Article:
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University of Sheffield Featured PhD Programmes
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Compressed learning techniques for next generation connected autonomous mobility

Department of Electronic Engineering

About the Project

The exploding data traffic is expected to grow at around daily 3 Petabytes by 2022, by a range of the emerging autonomous mobility applications such as connected autonomous vehicles, healthcare autonomy, warehouse robots, and AR/VR entertainment. Such autonomous mobility systems rely increasingly on sophisticated new networking and communications technologies to manage a huge daily dataset and their unpredictable patterns, especially in uncontrolled environment. Deep learning (DL) tools are motivated to extract hidden patterns of a huge dataset, which cannot be performed by human experts. On the other hand, the state-of-the-art practices in deep learning, e.g., deep neural networks (DNNs), are inaccessible to mobile users who cannot customise a big dataset of deep neural networks to their unique patterns and needs. Thus, there is a strong need to process data in close proximity to source (rather than at centralized DNNs) and, ‘autonomously’ reduce the amount of data to be transferred between devices.

This PhD project will research into new autonomous-communication techniques whose designs are inspired by compressed sensing and deep learning principles. The main objective of this project is to develop new opportunities for applying machine (deep) learning algorithms to compressed sensing hyper-dimensional communication mechanisms, and the developed opportunities will unleash the potential of the today’s hyper-dimensional modulation and network coding techniques towards next generation autonomous mobility systems which will often run in uncontrolled environment with presence of growing uncertainties. The results will be exploited to provide significant advance that can radically transform the ‘static’ nature of today’s multi-dimensional modulation and networking paradigms. The project will challenge how today’s multi-dimensional system designs are autonomously adapted in deployed environments by mimicking human ability to effectively learn, fine-tune and adapt skills at runtime, which can also be feasible.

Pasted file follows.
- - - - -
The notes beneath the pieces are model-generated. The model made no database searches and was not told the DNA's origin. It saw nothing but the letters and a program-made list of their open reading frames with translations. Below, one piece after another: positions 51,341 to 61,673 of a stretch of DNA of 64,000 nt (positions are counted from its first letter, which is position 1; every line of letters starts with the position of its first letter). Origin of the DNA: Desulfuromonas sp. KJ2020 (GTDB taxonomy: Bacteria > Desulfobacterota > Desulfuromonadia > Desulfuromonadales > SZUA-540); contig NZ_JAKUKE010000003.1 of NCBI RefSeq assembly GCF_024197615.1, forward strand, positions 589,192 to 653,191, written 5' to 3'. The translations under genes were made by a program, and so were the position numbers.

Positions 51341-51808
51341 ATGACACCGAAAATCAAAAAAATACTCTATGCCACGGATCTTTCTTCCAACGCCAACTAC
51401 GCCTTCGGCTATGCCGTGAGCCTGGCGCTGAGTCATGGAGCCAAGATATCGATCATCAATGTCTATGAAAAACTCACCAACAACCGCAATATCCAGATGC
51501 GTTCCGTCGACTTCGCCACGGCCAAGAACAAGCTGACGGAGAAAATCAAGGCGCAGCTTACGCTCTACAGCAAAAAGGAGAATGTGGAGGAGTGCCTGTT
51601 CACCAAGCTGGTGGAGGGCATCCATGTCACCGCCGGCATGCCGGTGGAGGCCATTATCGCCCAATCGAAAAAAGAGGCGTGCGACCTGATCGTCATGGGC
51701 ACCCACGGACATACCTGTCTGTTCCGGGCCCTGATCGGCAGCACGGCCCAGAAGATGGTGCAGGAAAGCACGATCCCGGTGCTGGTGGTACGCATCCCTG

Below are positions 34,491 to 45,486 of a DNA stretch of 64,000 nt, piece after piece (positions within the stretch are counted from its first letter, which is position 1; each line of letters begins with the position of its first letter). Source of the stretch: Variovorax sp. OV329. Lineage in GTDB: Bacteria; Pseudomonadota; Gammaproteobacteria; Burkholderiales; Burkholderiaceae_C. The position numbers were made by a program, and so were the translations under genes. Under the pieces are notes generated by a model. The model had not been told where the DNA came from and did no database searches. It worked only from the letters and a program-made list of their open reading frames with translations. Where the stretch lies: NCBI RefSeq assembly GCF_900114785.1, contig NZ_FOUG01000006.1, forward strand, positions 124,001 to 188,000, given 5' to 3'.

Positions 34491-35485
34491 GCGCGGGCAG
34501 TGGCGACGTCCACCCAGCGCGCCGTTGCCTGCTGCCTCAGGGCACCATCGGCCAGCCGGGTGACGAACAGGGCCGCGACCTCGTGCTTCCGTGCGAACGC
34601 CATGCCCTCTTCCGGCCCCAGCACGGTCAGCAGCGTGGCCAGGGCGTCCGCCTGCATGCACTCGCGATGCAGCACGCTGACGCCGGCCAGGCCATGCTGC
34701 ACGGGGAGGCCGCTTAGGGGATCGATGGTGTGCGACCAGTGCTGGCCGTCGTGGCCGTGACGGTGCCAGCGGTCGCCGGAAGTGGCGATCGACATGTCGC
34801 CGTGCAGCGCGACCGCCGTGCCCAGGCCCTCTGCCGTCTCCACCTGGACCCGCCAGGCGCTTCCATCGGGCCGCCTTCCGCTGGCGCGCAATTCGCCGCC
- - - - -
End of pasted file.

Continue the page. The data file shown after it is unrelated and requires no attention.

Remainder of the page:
Entry requirements:

Candidates should have (or expect to obtain) a minimum of a UK upper second class honours degree (2.1) or equivalent in Electronic and Electrical Engineering, Physics, Computer Science, Mathematics or a closely related subject.

How to apply:

Applicants should apply via the University’s online application system at Please read the application guidance first so that you understand the various steps in the application process.

Funding Notes

This is a self-funded project and you will need to have sufficient funds in place (eg from scholarships, personal funds and/or other sources) to cover the tuition fees and living expenses for the duration of the research degree programme. Please check the Electronic Engineering website View Website for details about funding opportunities at York.

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